Over the course of 114 games and that many pitchers, it’s easy to forget 1 or 2.  There are names included in that 30 that I’m sure people never thought they’d see pitching in a Yankee uniform and a few that some people probably never heard of before they did.  As a helpful guide to the bevy of right and left hands that have flung baseballs towards home plate for the Yankees in 2014, here’s a breakdown and recap of all 30.  …

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What to Watch For: Verlander vs Yankees

The Yankees will try to beat another former Cy Young winner tonight. (Photo: Jim McIsaac/Getty Image

The Yankees will try to beat another former Cy Young winner tonight. (Photo: Jim McIsaac/Getty Images)

The Yankees will make history tonight even before they swing a bat, when Justin Verlander takes the mound in the bottom of the first inning.

According to the Elias Sports Bureua, this is the first time in major-league history a team has faced the last three Cy Young Award winners (Max Scherzer, David Price, Verlander) in three straight games.

There is one caveat: tonight’s starter may have the name “Verlander” on the back of his jersey, but he is a shell of the pitcher that won the award in 2011. With a 4.66 ERA and 1.42 WHIP, he is on pace to have his worst season since 2008 when he led the league in losses and finished with a 4.84 ERA.

Cy who?
Verlander’s fastball velocity has declined every season since 2011 and opponents have increasingly been hitting his heater harder and harder each year.…

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Can Jeter reach another milestone vs David Price?

Derek Jeter hits a home run off David Price for his 3,000th career hit on July 9, 2011. (Photo: MLB)

Derek Jeter hits a home run off David Price for his 3,000th career hit on July 9, 2011. (Photo: MLB)

How fitting is it that as Derek Jeter approaches yet another milestone – he is three hits away from tying Honus Wagner for sixth place on the all-time list – the pitcher on the mound tonight in the Bronx will be David Price?

Whether by ironic fate or mere coincidence, Jeter has had his share of memorable at-bats against the former Cy Young Award winner.

Most fans remember that Jeter’s epic 3,000th hit – a home run on July 9, 2011 – came at the expense of the lefty ace, but that is not the only time Price has been at the center of a Jeter highlight reel. Here are some of the other milestone hits by Jeter during their matchups:

•  Jeter tied Lou Gehrig for the most career hits at the old Yankee Stadium on September 14, 2008 when he hit a solo homer in the fifth inning off the rookie Price (who was making his major-league debut).…

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Ichiro’s roster spot

Ichiro Suzuki is not a player that is easy to categorize or capture in words of objectivity. He carries himself like a proud Japanese warrior from a different time. And despite the sometimes one-dimensional side of his hitting, he has had a great career. He is nearly the same age as Derek Jeter and should be venerated for the career he has compiled. Instead, he has become the last man on the New York Yankees’ 25-man roster and it is up for debate if he should even be in the pecking order at all.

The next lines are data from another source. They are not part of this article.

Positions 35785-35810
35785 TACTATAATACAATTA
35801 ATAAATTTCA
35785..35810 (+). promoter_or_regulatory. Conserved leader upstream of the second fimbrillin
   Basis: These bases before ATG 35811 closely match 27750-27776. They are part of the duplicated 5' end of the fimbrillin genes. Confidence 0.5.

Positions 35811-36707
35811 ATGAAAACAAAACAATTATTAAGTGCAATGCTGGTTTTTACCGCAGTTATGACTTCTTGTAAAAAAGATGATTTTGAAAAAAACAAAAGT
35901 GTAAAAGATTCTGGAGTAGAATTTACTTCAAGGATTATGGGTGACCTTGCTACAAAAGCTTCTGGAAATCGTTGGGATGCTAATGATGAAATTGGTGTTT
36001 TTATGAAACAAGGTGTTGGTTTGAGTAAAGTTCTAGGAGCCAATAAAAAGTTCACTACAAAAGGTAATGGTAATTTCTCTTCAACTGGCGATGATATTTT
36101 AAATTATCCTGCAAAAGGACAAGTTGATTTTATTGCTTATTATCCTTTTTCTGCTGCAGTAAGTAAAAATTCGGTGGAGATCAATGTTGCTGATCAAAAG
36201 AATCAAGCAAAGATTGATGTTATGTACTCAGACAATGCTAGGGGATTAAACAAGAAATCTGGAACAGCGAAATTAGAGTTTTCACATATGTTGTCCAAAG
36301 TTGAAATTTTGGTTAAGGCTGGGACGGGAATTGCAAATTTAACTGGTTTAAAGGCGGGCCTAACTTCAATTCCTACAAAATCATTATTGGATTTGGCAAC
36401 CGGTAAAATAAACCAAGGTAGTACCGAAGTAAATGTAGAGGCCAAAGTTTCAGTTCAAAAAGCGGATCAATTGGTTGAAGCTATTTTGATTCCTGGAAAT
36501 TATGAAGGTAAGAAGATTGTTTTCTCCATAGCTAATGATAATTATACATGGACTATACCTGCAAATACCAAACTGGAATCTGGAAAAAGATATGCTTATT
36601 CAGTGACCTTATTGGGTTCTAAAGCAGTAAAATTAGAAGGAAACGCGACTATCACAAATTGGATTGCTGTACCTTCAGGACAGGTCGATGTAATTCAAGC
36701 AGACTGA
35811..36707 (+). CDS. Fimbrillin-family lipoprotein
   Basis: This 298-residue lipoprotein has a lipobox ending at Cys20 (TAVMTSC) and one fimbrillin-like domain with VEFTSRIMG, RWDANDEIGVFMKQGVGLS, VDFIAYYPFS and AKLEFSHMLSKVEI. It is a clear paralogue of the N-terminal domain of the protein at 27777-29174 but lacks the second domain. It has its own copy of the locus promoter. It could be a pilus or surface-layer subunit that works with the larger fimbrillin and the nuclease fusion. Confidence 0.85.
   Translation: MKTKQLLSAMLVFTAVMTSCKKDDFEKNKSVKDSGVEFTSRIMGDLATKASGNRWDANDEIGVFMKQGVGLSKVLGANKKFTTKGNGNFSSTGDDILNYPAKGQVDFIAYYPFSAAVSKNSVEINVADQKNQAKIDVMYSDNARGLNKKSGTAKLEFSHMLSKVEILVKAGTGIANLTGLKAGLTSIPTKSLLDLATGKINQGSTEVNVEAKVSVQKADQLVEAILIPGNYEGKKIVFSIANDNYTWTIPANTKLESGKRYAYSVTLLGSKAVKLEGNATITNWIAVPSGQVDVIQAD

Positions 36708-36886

Ichiro has not been a good player since 2010. He still shows flashes of his old self like when he joined the Yankees in 2012 and the first month of his 2014 season. The rest is a whole bunch of mediocrity that rests more on his reputation than on his play.

His 2014 is playing out very similarly to his 2013–except that it might be worse. He started both seasons being fairly productive and then tanked right about the same time.…

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Quick Hit: Kelley Coming Back Around

The Yankees were working with a short bullpen last night, as they always seem to be these days when they routinely get 4-6 innings from their starters.  Dellin Betances was unavailable after pitching in the last 2 games and Joe had to find a new way to build his bridge to David Robertson.  That task was given to Shawn Kelley, who retired the side in order in the 8th, successfully making the handoff to D-Rob in a tight 1-run game.

It may not have seemed like much at the time, but Kelley’s outing last night was the latest in a long line of strong performances.  He’s pitched to a 9.1 IP, 3 H, 1 ER, 2 BB, 14 K line over his last 10 appearances, and has allowed only 2 runs with 22 strikeouts over 13.1 IP since the start of July.  This comes on the heels of a very rough June that found him more often than not fighting to command his fastball.  …